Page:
Golf Fitness Best Practice: Stick to Your Process

Matt Palazzolo is a Golf Performance Specialist based in Nashville, Tennessee.

Matt Palazzolo on the importance of sticking to your process:

My clientele is comprised of golfers whose skills we’re improving through golf-specific fitness that focuses on proper rotation and desired positions within the golf swing. I’ll ask clients to send me a video of their swing, which is something they often have in their library since they’re usually already working with a PGA Professional coach. I use these swing videos to determine what primary areas to address first. Regardless of what they’re working on with their PGA Professional, our first four hours together are spread over multiple sessions, and serve as an introduction to movement and pivot. We cover the fundamentals of how to rotate, trying to instill the feeling of the left side pulling, the right side pushing and how to use the ground to get loaded in the legs and drive the golf swing. During this time, I get a sense of their kinesthetic awareness and movement patterns, then I tailor a program specific to their needs. I like to use the driving range to observe my clients’ practice, and then work on specific movements and exercises immediately afterward in the gym. If time allows, we will head back to the range for some additional swings, comparing the before and after. However, if we are short on time together, the clients often still return to the range, and will send me updated swing videos.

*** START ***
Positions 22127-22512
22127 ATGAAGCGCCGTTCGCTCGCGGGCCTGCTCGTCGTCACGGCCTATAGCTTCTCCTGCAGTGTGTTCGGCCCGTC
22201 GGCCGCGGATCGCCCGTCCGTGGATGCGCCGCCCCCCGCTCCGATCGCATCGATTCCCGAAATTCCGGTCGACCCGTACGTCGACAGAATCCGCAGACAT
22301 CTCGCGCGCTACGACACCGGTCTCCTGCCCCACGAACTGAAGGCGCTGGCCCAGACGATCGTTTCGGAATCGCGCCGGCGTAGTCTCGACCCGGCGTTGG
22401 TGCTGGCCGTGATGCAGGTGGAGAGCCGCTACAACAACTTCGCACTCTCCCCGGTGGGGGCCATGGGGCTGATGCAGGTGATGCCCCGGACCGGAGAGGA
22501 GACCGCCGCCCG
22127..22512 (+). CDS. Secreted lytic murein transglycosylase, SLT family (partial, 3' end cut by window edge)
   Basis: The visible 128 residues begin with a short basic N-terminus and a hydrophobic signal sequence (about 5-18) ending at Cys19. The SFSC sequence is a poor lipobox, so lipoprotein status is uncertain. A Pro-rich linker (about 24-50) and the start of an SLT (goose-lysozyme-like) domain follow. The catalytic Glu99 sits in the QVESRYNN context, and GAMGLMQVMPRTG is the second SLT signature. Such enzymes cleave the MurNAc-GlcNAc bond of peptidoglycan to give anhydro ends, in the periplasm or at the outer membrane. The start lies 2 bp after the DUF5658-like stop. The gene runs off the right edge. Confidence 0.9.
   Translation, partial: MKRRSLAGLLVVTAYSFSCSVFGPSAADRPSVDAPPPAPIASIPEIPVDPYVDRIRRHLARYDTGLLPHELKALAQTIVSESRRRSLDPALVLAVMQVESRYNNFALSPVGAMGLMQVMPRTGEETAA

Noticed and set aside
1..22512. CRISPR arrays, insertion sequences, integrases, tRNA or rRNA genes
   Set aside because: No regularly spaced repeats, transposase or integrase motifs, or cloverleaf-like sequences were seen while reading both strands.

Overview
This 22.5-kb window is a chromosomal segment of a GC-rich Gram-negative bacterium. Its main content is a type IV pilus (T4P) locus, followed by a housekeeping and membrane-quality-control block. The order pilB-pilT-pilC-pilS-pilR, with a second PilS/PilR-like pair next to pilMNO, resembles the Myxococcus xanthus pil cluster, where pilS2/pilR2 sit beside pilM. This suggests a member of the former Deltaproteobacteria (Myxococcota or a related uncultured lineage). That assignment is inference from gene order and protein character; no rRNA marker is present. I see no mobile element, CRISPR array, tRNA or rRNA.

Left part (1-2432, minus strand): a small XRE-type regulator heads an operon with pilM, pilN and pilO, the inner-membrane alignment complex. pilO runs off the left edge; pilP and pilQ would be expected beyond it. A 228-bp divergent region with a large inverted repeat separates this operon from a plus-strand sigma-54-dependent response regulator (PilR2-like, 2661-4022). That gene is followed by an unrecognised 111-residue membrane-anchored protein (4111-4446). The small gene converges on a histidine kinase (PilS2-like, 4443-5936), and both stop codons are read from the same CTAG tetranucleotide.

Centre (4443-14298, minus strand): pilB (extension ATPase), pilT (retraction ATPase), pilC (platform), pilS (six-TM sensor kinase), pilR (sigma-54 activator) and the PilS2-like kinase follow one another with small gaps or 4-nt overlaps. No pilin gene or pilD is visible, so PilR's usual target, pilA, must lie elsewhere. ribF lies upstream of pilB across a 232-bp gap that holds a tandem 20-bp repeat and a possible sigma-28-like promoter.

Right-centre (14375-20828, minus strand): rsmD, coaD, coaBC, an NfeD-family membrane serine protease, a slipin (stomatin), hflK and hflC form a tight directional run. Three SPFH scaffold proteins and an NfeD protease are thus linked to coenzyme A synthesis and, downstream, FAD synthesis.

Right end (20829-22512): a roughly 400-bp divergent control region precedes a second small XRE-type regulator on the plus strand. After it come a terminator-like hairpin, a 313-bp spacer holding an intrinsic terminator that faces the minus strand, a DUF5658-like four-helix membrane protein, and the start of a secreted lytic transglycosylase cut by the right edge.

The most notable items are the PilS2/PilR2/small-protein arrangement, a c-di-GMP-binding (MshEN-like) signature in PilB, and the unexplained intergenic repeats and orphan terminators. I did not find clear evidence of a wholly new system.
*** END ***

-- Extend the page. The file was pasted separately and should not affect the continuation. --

Matt Palazzolo on the business impact of sticking to your process:

My philosophy is to engage with members as much as possible. I am a huge proponent of communication via text or email so my clients know I am available as a resource, even outside of our scheduled sessions. This virtual engagement is an important aspect of the vital relationships that drive the game improvement of our students, and the success of our business. Working with a simulator is a great tool when weather prohibits us from being out on the range. I also like to use an impact wall for ball throws, as this allows us to continue focusing on rotation with an outcome that enables my clients to feel a specific position while throwing the ball. It is also effective in working on the pivot, getting the arms, shoulders and hips involved. We still find ways to incorporate the rhythm and tempo, which is a factor I feel is left out of performance training programs far too often.

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